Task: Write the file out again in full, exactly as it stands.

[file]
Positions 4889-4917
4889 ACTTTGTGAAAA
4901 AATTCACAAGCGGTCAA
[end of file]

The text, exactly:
Positions 4889-4917
4889 ACTTTGTGAAAA
4901 AATTCACAAGCGGTCAA